Special Needs in Jinja update

We should be able to share some of the design ideas for our latest School very soon. But let’s update you on the progress with the Eye care project which Trustee Denise started about 3 years ago.

Sebastian, our partner in Jinja has reported; so far we have screened and treated a total 138 children. These were diagnosed with various eye conditions like cataract (15 ), allergies conjunctivitis (103) myopia (12) glaucoma (1) so far treated with corneal transplant, other four are still pending and squints (03).

Some of these children are started going to school especially for those whose parents/ guardians who can afford the school requirements like uniforms and stationery. The majority are still out of school as their parents cannot afford the education because of their high poverty level in these family households.

There about four children who need corneal transplants still waiting for the surgeries in Kampala. This is because there is no funding to cater for these expensive surgeries.

Many times, there is a challenge of finding a right pathway for those children with very complicated cases here in Uganda. Some of these even may need to be taken out Uganda for specialised treatment like the case of Moureen Divine Favour among others.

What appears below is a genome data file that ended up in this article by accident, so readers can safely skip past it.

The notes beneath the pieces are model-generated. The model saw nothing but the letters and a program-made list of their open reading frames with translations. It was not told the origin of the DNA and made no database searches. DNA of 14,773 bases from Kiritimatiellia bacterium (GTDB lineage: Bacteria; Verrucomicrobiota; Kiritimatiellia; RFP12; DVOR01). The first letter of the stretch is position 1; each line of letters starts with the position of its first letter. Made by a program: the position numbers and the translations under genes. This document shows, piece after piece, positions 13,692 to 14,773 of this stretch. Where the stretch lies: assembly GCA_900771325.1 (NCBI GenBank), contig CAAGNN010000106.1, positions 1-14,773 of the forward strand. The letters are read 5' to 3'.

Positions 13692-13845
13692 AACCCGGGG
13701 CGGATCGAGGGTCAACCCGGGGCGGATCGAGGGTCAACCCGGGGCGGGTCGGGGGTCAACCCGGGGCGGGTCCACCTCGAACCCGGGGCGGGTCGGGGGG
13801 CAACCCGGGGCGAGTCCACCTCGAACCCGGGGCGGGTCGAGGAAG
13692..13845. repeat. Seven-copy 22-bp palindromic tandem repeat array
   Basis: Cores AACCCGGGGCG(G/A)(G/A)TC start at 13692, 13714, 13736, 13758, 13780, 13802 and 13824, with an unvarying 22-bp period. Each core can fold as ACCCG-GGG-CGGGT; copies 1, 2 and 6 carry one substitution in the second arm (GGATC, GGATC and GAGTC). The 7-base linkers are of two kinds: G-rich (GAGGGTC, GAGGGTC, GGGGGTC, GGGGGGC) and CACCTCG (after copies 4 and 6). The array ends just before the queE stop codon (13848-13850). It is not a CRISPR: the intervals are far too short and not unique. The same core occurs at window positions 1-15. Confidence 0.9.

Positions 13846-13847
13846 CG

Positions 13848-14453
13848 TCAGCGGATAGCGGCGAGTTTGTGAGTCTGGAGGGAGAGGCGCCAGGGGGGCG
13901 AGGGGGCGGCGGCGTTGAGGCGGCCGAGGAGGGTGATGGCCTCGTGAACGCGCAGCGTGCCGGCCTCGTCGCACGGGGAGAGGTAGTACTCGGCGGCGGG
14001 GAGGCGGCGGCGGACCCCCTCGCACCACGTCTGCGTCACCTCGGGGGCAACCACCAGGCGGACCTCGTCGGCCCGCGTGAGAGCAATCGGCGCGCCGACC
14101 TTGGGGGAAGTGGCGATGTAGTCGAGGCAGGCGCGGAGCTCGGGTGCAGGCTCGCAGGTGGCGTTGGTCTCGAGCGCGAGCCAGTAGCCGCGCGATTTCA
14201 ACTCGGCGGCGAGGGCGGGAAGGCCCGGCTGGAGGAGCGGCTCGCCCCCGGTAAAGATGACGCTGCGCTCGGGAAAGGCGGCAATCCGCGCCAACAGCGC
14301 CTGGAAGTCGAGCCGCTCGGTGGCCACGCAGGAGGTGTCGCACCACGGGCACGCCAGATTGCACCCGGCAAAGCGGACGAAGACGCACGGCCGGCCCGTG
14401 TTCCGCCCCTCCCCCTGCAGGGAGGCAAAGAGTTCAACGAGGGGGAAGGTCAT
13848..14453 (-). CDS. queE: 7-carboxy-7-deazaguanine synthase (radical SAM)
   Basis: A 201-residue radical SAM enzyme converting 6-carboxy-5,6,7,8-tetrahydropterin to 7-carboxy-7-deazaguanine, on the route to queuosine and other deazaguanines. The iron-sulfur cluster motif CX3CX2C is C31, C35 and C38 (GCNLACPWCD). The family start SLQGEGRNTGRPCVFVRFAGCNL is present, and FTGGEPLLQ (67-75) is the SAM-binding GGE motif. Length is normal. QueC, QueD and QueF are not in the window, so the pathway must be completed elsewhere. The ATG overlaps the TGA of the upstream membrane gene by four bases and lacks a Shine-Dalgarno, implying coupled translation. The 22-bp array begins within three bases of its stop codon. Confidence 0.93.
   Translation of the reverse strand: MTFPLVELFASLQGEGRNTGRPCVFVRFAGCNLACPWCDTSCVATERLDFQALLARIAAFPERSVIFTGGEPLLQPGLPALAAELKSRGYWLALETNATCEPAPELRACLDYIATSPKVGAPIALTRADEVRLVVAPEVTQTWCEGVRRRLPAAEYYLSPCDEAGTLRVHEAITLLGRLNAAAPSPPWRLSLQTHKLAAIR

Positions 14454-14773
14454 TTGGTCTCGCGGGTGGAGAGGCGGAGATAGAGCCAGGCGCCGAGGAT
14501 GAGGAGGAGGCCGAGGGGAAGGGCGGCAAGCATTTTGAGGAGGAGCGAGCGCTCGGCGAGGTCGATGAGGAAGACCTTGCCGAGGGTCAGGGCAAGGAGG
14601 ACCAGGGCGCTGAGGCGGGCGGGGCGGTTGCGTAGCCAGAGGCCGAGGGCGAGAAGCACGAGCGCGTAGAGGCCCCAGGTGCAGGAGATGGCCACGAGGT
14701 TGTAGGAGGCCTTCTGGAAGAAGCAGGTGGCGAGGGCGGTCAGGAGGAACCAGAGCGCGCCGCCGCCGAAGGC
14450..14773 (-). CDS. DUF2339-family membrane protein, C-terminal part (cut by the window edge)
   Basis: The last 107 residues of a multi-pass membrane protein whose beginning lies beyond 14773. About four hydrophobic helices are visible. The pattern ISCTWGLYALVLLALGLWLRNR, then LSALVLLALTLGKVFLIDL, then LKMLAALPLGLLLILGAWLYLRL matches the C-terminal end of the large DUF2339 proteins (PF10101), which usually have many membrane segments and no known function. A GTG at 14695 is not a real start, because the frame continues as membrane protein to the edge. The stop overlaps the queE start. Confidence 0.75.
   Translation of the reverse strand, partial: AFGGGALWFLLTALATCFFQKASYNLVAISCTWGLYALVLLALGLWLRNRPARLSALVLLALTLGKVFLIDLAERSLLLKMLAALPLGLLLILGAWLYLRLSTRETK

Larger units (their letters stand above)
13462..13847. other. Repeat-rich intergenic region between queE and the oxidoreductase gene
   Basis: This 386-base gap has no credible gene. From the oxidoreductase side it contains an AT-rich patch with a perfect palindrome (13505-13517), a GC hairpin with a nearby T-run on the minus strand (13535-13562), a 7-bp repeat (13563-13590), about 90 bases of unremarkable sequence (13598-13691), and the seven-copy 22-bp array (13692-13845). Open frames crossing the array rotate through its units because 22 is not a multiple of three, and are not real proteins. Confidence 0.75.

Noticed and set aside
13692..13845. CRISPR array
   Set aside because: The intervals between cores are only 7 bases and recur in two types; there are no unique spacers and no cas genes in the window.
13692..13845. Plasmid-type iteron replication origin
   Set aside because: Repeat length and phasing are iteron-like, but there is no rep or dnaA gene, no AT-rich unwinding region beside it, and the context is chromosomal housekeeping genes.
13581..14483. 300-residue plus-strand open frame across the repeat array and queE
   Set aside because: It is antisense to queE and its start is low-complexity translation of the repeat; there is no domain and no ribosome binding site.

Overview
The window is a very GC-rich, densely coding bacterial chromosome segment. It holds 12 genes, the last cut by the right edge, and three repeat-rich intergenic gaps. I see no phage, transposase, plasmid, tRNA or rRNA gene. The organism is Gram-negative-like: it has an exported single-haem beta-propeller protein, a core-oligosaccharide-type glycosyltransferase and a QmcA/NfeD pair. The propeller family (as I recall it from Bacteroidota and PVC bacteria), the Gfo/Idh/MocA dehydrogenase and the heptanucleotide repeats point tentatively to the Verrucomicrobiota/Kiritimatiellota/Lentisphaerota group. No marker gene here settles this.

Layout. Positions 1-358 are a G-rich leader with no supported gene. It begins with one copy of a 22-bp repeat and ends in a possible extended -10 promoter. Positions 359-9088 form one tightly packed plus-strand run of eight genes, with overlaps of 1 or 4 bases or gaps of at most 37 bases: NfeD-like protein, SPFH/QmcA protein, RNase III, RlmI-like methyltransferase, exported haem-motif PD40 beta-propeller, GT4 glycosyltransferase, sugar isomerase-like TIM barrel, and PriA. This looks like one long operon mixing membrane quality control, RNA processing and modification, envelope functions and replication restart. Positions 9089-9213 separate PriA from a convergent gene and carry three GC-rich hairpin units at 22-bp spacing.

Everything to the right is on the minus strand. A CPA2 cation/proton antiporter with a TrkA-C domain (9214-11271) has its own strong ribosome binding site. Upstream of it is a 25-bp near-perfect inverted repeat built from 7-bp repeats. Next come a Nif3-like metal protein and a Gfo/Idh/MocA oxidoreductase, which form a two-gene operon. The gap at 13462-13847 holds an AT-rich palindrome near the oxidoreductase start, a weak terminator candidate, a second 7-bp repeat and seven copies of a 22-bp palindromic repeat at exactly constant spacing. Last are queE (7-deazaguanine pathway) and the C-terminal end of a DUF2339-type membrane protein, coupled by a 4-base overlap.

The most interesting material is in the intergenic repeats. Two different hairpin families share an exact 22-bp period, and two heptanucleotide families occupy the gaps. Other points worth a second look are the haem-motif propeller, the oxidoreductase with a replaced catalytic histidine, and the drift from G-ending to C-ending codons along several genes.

Among the barriers that limit our work include;
a) lack of qualified personnel for eye care here in Uganda to diagnose and treat some conditions. Some cases are only handled in private eye hospitals like Dr. Agarwals Hospital in Kampala which charge a great deal..

b) Lack of transport on the side of the organisation to transport those children screened and referred to Kampala for further treatment.

This is so because sometimes we transport over ten children to Kampala. This means that the vehicle is hired for the whole day which is expensive looking at the meagre resources available.

Secondly, because most people have given up with poor health system, many tend to stop seeking treatment in the government hospitals but to only wait for God’s intervention/ good Samaritans. For that reason, if a new help comes up like ours, we have to travel wide in the communities to identify and register these children. This means that we need to have adequate transport always to reach these vulnerable children.

c) Wrong myths among the community members on the causes of visual related conditions. Many parents and other community members lack facts on the causes and treatment of these conditions. Many attribute these diseases to witchcraft and hence spend most their time using herbal medicines to treat the children. By the time they come for proper treatment many of these children have already lost their sight completely.

Read more: http://hugsinuganda.blogspot.com/2019/06/update-on-special-needs-in-jinja.html

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